MY TIP: While it is important to set strong boundaries, also have a little bit of think about the ones that are really important. I.e. lighten up Ralph.

The main stress (after we realised we were quite good at tag teaming the kids to keep them in sight at all times – ok, after also realising that our younger child was shorter that some displays so disappeared a few times lol), was lunch in the canteen. Even without kids this is a stressful and chaotic time, often descending into a scrum for the food and tables. We again split the responsibility of table finding while looking after the kids, and queuing for the food. However all good plans and everything, as they decided they wanted to come to ‘help’ buy the food. (I think the word help is always going to be a subjective word from now on I think). Luckily we had been given some advice on what food they liked (cheese for him and ham for her), so the actual decision making was easier. The canteen also had kids packs to help stressed out parents get through the ordeal – and in my mind easy is best.

MY TIP – Check what they like to eat as it is a mine field….and if they need to have the same stuff and follow the advice. And don’t worry too much about balanced diet at these places. There is plenty of other meals to get the veg into them šŸ™‚

You know how I mentioned the main stress above. I lied…the main main stress was the gift shop. All parents I expect will dread these shops that are positioned carefully to extract coins from unwary travellers. We stepped in and felt a cold sweat start. Could we get through here without a melt down. We always planned to buy them a gift to remember the day, but were not quite ready for the shear selection on offer. We were also aware that these places had been a trigger before (overwhelmed children anyone). We had decided to narrow the choices down to 2 small things for each child, so as not to give them too many choices. But this still seemed to be too much and there ended up a load of sniffles and comparing of sizes of gifts ( see size is important). It finally got to the stage that I took whatever was in the hands of the kids and bought them ( luckily not too greedy just competitive). It of course was not the one they now wanted, but I did not want to sleep in the gift shop waiting for them to decide. I also caved a little as when at the till as two sets of doe eyes looked up at me and asked if they could also get a ballon. (You are such a softy Ralph, but I really don’t care :-O)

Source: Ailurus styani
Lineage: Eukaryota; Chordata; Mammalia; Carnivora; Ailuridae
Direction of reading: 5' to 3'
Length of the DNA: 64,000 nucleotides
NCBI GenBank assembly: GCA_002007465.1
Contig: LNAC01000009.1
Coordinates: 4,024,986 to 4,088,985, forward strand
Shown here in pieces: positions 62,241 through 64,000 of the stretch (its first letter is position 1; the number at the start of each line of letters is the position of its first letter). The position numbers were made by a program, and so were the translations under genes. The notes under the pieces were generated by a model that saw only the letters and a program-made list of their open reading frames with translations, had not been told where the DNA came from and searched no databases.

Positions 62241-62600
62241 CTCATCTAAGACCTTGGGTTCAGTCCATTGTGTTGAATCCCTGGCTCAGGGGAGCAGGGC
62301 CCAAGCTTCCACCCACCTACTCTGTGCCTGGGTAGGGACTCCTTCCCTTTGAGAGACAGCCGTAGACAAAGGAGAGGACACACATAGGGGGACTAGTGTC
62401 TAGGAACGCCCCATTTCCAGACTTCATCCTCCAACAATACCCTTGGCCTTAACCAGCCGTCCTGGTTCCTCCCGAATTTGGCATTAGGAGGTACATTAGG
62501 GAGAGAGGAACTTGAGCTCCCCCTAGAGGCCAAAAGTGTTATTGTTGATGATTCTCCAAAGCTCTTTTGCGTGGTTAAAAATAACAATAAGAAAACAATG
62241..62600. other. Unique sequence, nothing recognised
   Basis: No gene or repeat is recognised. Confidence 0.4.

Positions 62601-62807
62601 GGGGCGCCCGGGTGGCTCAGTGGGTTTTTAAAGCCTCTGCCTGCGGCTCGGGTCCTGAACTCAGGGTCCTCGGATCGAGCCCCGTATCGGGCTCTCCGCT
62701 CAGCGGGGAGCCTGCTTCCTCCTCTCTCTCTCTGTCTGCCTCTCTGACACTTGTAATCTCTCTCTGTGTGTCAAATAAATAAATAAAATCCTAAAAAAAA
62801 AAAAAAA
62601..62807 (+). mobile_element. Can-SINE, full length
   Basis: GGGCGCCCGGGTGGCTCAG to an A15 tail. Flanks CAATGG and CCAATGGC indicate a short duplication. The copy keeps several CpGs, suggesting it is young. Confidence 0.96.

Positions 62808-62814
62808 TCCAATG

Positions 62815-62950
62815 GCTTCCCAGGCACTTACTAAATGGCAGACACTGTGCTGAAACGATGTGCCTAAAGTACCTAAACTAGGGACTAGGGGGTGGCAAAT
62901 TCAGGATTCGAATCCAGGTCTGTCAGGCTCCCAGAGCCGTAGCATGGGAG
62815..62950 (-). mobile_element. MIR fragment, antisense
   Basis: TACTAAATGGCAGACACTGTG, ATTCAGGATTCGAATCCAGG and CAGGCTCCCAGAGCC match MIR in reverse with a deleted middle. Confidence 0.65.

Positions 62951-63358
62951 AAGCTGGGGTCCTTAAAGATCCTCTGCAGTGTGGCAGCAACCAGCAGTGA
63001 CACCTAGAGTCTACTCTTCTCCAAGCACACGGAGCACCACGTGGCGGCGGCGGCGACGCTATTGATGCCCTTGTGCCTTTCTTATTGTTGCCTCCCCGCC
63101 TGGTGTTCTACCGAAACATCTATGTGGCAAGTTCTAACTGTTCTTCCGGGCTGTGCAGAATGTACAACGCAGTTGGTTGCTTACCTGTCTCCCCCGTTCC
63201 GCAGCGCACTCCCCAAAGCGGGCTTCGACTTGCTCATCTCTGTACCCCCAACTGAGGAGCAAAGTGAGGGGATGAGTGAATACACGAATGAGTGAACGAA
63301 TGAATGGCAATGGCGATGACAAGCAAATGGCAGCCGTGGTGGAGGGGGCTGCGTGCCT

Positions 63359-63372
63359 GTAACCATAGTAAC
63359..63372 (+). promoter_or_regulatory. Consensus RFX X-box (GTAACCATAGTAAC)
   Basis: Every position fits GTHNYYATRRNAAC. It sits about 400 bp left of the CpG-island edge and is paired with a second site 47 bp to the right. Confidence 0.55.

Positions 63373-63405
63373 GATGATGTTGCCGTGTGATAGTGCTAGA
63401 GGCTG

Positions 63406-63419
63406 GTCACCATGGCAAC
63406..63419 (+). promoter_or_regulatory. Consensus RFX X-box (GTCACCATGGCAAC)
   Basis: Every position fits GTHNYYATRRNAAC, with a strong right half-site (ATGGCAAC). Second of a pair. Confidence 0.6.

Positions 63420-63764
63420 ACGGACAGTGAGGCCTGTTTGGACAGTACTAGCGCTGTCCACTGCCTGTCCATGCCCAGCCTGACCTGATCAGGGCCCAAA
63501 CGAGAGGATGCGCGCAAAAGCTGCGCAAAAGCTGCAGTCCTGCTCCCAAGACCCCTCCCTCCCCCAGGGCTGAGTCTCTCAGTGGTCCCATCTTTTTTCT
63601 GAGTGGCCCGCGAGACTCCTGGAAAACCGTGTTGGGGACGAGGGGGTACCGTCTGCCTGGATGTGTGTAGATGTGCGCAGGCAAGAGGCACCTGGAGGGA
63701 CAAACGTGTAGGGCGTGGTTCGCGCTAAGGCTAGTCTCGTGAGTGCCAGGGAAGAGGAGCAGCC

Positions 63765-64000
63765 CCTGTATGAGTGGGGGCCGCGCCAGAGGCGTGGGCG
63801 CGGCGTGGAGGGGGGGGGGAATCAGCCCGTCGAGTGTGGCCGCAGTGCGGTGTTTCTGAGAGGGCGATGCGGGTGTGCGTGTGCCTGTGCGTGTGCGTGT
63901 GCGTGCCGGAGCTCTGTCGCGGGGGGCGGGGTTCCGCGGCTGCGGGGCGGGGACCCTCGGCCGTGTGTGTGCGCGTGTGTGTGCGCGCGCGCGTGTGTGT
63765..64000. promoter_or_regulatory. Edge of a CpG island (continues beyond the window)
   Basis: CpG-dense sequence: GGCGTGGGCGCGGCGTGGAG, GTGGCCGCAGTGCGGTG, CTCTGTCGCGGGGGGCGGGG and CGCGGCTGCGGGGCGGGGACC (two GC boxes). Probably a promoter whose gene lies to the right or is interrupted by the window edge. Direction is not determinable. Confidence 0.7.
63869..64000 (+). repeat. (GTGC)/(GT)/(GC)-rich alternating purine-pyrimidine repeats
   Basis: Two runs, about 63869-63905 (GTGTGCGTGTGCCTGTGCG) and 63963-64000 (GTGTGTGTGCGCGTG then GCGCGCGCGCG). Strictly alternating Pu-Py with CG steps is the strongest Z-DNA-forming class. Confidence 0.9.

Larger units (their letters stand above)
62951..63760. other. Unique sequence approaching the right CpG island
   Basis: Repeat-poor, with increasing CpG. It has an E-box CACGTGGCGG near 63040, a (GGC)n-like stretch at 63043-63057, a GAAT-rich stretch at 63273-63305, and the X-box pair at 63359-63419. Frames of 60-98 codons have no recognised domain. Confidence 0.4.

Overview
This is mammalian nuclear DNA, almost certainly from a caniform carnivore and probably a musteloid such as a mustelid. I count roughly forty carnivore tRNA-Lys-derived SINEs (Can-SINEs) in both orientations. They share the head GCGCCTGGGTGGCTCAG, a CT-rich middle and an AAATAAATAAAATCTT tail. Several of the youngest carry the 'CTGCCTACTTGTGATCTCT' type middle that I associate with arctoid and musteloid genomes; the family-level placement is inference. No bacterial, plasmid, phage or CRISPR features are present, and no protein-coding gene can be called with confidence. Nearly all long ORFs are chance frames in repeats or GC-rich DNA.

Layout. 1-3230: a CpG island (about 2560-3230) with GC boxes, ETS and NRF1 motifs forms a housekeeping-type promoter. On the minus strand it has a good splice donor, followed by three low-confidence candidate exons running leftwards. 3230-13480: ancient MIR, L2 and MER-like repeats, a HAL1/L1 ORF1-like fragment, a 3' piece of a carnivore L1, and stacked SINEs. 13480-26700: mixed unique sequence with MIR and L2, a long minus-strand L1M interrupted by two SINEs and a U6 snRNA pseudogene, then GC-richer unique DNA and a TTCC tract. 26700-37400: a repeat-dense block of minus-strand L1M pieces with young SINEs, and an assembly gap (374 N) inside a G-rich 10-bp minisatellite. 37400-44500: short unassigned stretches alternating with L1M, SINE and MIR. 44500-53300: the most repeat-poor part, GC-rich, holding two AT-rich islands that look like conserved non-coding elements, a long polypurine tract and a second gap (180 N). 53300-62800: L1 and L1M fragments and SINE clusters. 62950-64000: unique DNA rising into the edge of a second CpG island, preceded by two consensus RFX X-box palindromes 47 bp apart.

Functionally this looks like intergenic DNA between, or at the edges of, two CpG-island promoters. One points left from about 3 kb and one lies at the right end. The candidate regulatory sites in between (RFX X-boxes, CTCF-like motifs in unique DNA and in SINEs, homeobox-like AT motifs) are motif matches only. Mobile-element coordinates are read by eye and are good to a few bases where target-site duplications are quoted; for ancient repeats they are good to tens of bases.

MY TIP. Start letting the kids know how many gifts they will get at the start of the day. Help manage their expectations. And be a softie as well.

So after a very noisy day (mostly other kids I will point out) we headed back to the foster family with a head full of memories, a tummy full of canteen food, a camera full of photos and boot full of balloons.

Tomorrow we were going swimming….. god help us and pray for a life guard!